Daniel felt like a motherless child. His heart thumping, he crouched in the weeds between two of Mister Davis’s warehouses, not far from Mister Davis’s wharf. Barefoot, he wore the white shirt and trousers that Mister Joseph Davis of Hurricane Plantation issued to all his male slaves in January of their sixteenth year, with a new set to come every January after that. This was Daniel’s first set of white clothes, which he reckoned made him an adult. All he lacked now—besides his dead mammy, for whom he wept by night—was freedom.

The steamboat idled a few yards away. 

Torchlight from the wharf made his task more difficult, yet not impossible. Having Mister Davis himself on the wharf, however, might make the trick easier, if Daniel timed it right. The frail old man stood under the big signboard and chatted with his departing guest—a Yankee, by the odd sound of his speech.

The boat’s gangplank touched the wooden wharf. Mister Davis in his top hat, tailcoat, and gloves, the long-jawed Yankee dressed in a plain suit and carrying a carpetbag—the two white men spoke courtesies of departure. Mister Davis valued courtesy at all times. 

Now. While they jawin’. Go.

Daniel darted across the open ground. He slipped into the water. His toes sank in warm mud. He waded chest-deep in brown water to the boat. With strong shoulders, he pulled his slim body over the low rail. The Yankee’s footsteps sounded on the gangplank behind him.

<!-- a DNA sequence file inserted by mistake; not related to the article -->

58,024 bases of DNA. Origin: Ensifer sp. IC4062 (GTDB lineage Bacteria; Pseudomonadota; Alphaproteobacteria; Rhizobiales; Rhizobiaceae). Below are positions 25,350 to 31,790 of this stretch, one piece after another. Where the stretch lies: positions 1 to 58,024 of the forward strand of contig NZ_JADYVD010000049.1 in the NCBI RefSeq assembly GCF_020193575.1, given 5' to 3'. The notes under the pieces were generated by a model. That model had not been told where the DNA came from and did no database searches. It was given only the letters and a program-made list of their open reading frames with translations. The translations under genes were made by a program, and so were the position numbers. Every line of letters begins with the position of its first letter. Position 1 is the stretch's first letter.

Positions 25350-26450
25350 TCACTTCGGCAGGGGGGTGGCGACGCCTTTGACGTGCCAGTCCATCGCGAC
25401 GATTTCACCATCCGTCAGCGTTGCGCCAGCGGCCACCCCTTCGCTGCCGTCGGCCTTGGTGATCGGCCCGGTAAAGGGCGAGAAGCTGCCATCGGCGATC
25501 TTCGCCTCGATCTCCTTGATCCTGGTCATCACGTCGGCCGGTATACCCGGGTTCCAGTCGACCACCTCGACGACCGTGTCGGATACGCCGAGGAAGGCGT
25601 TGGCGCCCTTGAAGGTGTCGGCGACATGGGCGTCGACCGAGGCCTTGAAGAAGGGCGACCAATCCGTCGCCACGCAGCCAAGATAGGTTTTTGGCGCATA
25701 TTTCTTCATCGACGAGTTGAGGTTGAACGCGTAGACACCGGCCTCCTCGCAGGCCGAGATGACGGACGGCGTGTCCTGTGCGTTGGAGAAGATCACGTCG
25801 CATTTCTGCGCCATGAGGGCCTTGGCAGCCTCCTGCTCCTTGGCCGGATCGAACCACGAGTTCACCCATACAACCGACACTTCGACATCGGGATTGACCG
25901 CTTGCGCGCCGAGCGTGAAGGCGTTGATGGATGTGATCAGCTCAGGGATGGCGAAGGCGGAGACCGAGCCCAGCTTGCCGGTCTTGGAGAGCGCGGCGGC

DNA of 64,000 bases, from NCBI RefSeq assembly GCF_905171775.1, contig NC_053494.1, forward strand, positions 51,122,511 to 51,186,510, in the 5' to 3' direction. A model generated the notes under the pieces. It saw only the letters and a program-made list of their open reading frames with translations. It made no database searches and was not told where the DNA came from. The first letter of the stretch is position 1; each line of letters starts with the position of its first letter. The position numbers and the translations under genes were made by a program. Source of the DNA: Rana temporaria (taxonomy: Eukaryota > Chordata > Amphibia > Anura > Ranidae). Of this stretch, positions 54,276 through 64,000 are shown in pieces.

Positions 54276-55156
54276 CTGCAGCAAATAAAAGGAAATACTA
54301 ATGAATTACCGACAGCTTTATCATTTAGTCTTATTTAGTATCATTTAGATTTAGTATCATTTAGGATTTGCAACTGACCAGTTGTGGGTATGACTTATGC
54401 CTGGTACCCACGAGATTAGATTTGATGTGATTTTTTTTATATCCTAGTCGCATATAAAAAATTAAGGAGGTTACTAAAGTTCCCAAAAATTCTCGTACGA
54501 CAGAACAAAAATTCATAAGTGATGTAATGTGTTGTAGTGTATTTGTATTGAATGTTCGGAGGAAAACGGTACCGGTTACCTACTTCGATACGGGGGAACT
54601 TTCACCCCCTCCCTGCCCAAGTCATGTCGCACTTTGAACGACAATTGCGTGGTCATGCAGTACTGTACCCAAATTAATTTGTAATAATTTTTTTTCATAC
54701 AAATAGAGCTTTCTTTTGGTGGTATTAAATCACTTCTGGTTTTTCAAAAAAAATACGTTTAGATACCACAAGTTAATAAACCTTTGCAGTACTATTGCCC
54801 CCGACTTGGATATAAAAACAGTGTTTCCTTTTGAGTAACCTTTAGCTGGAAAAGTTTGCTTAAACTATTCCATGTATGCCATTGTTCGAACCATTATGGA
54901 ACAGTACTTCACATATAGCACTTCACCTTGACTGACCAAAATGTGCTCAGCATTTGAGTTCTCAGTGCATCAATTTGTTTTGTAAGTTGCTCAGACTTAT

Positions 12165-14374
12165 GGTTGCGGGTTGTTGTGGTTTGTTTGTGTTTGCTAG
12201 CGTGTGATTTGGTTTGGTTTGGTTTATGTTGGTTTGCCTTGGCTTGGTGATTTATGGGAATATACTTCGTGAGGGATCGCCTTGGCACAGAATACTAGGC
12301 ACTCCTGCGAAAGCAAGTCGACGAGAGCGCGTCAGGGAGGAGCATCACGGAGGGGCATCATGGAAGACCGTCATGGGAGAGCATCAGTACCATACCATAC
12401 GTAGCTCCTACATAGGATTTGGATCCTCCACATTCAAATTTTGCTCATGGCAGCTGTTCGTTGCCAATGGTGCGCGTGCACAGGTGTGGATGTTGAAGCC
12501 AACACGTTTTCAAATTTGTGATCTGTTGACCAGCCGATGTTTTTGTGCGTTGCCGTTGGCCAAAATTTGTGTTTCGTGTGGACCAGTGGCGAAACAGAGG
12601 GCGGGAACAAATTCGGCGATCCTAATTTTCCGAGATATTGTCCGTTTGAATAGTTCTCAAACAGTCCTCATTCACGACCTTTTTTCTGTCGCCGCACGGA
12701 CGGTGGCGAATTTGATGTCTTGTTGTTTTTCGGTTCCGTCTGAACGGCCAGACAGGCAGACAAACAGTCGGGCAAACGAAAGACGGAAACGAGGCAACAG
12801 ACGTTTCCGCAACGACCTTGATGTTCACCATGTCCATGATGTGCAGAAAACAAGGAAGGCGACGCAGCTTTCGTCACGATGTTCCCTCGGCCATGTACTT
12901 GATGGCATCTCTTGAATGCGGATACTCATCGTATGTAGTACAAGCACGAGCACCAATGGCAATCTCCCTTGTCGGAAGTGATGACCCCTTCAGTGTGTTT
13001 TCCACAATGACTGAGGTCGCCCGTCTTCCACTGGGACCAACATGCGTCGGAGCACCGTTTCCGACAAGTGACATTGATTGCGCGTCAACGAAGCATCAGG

As the boat clerk stepped forward to collect the Yankee’s fare, Daniel crept between two crates in the mid-deck cargo pen. The deck gang shouted as they drew in the gangplank. The side wheels churned, and the boat backed away from Hurricane Landing.

Nobody had noticed Daniel, as if he had become invisible. His fear mask melted into a smile of satisfaction. 

Light from the landing faded away when the boat turned upriver. 

Thus begins the full story of a main character. Over the course of the novel, Daniel will become a fugitive slave, a member a colony of maroons living in the swamp, a rescuing figure like Harriet Tubman, and eventually, a Civil War combatant. Of all characters in the book, Daniel undergoes the most profound transformation. He even learns to read and write.

Parting thoughts

I like the book a lot better this way.

Norwegian immigrants like Anders and Maria helped make America what it is today. And immigrants were active both in the Abolition movement and in the Civil War. But when Daniel came to life and took his fate in his own hands, The Maelstrom became a compelling story.

Next Time: Maria—The Unstoppable Woman

Blessings,

Larry F. Sommers, Your New Favorite Writer

Update on The Maelstrom

Photo by Timothy Eberly on Unsplash

On July 20 in this space I mentioned the new direction taken in revision of my historical novel, formerly titled Freedom’s Purchase, now titled The Maelstrom.

I am happy to report that extensive revisions have been made, based on very helpful feedback by championship-level book coach Christine DeSmet. As a result, it’s a much more compelling and exciting book. Many thanks to Christine, a noted author and a great personal friend of mine for many years.

I am now polishing the polish, and before long the book will be again making the rounds to agents and publishers. I’m quite confident we’ll get a good publishing contract this time around. 

So have patience! Before long, you’ll get to read the stories of Norwegian immigrants Anders and Maria, and Daniel the slave, in 19th-century America.

Blessings,

Larry F. Sommers, Your New Favorite Writer